Tuesday, July 17, 2012

Day #17: The Push and Pull of Parenting

Today's topic is:  "If you parent, what is the best part of parenting?  If you don't parent, what is the best part of not having kids?"

Well, I guess the second part doesn't apply to me.  But--in hindsight--the best part of not having kids was being able to go to a movie on a whim!  David and I both miss that terribly.  When we first met, and even into the early years of our marriage, it wasn't unusual for us to go to the movies every weekend, or even twice a week.  Now we have to decide "Well, is it worth the $60 it's going to cost to see this trending indie with the shaky, hand-held camera and the sepia flashbacks, or should we just wait for Netflix?"  It just goes to show, you gotta appreciate the little things.

The best part of parenting?  Hmmm.  That's a tough one.  Off the top of my head, I think it might be something similar to what David always said he was looking forward to (and which I then made fun of) and that's "teaching them things."  Not in an academic, didactic way.  More like how they have questions about every little detail of life that they need answered every day, and they think you are definitely the person with the answers.  It gives me an opportunity, every time I have one of these moments, to really think about my reality, my perspective, my values, even how I use language to create meaning.  All of that is so important, because they really hold on to those first few words, and they really, really tune out all the ones that come after.  I always figure I have about four sentences of pure, sweet attention before the young one's mind inevitably strays to the wonder of fruit leather and my chance is gone.

I love how complicated the questions have become.  (So of course now I'm blanking on examples.)  Well, she was really interested in WHY Michael Jackson died, and that was a challenge.  I really don't want to lie about anything, or sugarcoat things, but on the other hand, I don't want to be spewing a lot of US-Weekly-like sensationalism, either.  Hence, I'm trying to sound all nonchalant and off-the cuff while behind the scenes, the little brain elves are running around, shouting orders and searching files.  I love that.

I love, too, the absolute faith that we DO have the answers.  As a teacher, I've had years of experience saying "I don't know.  Good question!" and I have no shame about it.  But it doesn't quite work with Jarrah because she'll furrow her brow and just ask again, and continue asking, as if it doesn't quite compute that I might not know everything.  Which is why when I wrote my stand-up act, I opened with "I'm a mom.  My daughter is six, which means I still know everything.  To her, I'm Google."

This is kind of weird, but another thing I like about parenting is the ability to genuinely make my kid feel better.  Even she has started to notice how competent I am in this area.  A few months ago, I got a call that she had thrown up in her classroom, and I picked her up in the office.  I gave her a big hug, said a lot of soothing things, gave her a warm bath, some tea and got her settled in bed with a little bell in case she needed me.  She gave me a sweet little smile before her nap and said "Wow, Mom.  You're really good at taking care of sick people."  I was all a-glow.  It might sound sort of strange, but when she's sick, she really needs her mommy and can see that I'm there for her.  The rest of the time, she's so independent, she doesn't want me smoochin' on her or helping her do anything.  When she's sick, I get the opportunity to demonstrate that I've learned a thing or two about taking care of a small, helpless person.  Mind you, it wasn't instinctive.  I had to learn on the job, by trial and error, but six years in, I'd say that I have some credentials.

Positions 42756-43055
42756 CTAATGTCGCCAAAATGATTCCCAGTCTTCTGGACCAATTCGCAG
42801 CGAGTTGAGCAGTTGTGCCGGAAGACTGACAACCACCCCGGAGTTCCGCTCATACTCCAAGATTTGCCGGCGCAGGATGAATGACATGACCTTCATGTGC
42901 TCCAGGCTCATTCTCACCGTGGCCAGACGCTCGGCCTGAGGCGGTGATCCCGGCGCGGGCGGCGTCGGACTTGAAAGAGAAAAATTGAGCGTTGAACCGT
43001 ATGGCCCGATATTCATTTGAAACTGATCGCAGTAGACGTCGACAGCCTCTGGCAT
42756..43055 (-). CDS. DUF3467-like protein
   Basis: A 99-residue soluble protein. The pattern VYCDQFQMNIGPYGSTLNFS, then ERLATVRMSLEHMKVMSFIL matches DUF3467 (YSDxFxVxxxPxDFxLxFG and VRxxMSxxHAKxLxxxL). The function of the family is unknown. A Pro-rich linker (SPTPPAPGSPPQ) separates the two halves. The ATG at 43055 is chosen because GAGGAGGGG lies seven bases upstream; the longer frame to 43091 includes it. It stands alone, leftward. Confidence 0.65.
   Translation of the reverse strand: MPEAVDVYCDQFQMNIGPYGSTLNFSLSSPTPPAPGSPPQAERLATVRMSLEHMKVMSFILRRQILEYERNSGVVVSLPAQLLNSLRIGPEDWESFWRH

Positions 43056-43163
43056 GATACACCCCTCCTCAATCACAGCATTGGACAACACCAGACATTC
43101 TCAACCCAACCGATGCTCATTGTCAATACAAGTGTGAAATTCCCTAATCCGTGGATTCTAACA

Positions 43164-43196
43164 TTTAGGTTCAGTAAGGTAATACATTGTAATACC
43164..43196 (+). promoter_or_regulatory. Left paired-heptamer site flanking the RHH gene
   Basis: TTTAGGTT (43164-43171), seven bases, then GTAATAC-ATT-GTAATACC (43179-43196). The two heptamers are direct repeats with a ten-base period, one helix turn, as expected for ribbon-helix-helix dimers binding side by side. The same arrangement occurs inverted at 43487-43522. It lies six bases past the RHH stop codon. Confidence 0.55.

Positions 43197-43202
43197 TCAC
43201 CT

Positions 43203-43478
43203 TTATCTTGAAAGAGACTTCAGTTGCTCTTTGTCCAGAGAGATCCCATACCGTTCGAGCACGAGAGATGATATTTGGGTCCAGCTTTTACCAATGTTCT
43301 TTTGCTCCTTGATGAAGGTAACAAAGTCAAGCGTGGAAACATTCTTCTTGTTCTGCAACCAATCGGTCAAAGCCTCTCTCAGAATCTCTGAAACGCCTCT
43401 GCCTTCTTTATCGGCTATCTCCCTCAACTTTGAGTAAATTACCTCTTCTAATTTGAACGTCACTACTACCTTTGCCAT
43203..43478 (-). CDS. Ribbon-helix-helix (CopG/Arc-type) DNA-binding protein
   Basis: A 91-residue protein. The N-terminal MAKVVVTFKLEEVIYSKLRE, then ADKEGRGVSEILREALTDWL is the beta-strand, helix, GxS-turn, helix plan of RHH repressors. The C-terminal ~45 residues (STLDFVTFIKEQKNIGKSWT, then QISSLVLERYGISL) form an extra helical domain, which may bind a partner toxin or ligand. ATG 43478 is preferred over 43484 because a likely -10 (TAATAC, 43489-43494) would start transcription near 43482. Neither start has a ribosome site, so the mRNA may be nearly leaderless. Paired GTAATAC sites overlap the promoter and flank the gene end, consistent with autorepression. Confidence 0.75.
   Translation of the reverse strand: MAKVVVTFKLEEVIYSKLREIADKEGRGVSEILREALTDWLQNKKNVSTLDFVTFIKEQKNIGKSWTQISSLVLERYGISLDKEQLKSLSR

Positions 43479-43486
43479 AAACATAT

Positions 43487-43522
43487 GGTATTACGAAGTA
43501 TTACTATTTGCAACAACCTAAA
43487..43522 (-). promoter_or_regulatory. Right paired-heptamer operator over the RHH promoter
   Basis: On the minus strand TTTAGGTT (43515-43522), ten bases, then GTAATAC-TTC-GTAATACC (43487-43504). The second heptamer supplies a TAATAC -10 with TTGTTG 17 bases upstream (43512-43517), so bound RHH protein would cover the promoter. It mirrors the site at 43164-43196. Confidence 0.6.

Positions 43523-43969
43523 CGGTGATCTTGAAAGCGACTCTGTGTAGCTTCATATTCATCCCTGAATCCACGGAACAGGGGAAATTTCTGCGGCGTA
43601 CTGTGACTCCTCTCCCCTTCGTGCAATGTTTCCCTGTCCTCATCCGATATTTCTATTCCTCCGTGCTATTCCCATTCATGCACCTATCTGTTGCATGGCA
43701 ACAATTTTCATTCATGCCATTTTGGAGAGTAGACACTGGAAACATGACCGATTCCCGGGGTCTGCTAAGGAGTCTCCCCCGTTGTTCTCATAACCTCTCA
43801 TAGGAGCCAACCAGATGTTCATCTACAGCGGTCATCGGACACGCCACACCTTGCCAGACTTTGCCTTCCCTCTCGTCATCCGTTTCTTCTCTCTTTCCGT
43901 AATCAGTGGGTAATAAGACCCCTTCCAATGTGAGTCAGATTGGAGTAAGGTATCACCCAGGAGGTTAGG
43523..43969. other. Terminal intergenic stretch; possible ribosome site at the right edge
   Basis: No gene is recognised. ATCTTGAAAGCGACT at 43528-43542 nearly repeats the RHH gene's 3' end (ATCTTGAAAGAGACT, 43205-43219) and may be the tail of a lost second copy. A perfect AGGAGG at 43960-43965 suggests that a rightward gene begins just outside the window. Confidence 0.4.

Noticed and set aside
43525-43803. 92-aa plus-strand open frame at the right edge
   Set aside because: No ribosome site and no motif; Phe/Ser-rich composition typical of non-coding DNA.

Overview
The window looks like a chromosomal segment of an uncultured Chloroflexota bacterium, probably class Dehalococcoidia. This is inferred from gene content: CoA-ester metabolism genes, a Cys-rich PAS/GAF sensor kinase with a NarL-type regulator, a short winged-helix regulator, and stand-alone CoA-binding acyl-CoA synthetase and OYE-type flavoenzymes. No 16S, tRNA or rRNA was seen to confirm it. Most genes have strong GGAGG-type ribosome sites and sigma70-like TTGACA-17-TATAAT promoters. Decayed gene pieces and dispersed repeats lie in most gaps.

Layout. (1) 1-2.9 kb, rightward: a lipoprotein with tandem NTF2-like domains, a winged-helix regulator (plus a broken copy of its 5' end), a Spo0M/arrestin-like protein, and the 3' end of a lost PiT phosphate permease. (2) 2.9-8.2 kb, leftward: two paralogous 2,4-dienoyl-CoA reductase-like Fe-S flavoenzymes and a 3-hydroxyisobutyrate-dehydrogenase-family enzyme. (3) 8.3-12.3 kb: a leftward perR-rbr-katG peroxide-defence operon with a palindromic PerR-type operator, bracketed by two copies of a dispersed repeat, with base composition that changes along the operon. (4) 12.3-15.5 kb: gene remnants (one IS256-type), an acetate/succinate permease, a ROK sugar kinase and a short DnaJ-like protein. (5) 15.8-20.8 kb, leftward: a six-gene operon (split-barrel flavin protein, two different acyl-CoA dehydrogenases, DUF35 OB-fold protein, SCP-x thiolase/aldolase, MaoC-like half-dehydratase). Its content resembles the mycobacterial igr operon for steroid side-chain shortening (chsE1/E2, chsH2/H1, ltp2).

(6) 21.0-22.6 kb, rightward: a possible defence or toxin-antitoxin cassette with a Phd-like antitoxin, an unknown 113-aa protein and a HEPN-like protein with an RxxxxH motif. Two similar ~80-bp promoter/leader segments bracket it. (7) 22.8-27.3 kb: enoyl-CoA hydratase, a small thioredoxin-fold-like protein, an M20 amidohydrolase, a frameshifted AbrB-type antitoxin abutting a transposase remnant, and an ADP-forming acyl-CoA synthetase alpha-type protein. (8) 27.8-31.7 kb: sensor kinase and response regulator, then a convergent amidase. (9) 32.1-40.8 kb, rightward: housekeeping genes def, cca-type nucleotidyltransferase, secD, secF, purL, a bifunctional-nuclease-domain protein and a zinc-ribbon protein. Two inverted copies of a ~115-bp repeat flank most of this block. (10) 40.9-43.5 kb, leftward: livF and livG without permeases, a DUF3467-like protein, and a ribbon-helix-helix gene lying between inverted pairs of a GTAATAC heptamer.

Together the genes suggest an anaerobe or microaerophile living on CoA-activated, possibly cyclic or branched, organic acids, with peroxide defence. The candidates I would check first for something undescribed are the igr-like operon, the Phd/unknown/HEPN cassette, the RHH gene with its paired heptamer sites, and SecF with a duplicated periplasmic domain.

But maybe the best part of parenting is the part I'd have said--a few years ago--is also the worst.  Learning to meet the needs of a demanding little developing id is the biggest boundary-pusher on the planet.  Every possible deal-breaker I've ever had with other people and situations in my life, has been foisted on me and usually at the most inconvenient times possible.  And while I'm sometimes simply aghast that I'm having a screaming fight in a toy store while I'm getting a parking ticket outside, or the same stuffed animal I just lovingly purchased is being thrown at my head, or I'm having to negotiate a complicated argument about vampires vs. zombies while trying not to die in rush hour traffic, or missing an important event because my kid has a fever, or trying to quell a few choice words during a conference with her teacher, or cringing in embarrassment because she's acting like a friend's baby is poisonous, or on my hands and knees scrubbing up some sort of effluvia that previously would not have been there...whew!  I find it's really made me a more flexible person.

And since I was really, really NOT flexible before this whole parenting gig, this can only be considered a good thing.  Last summer in Australia, making plans with a friend who's known me 25 years, I hadn't noticed how much I'd been saying "That's fine!" or "Whatever works best for you!" or "You can just text us when you're ready and we'll find you!" until she fixed me with a slight, sardonic smile and said "What the hell happened to you?  When did you get so flexible?"  And without even knowing I would, I heard myself say "I guess when I became a mom."

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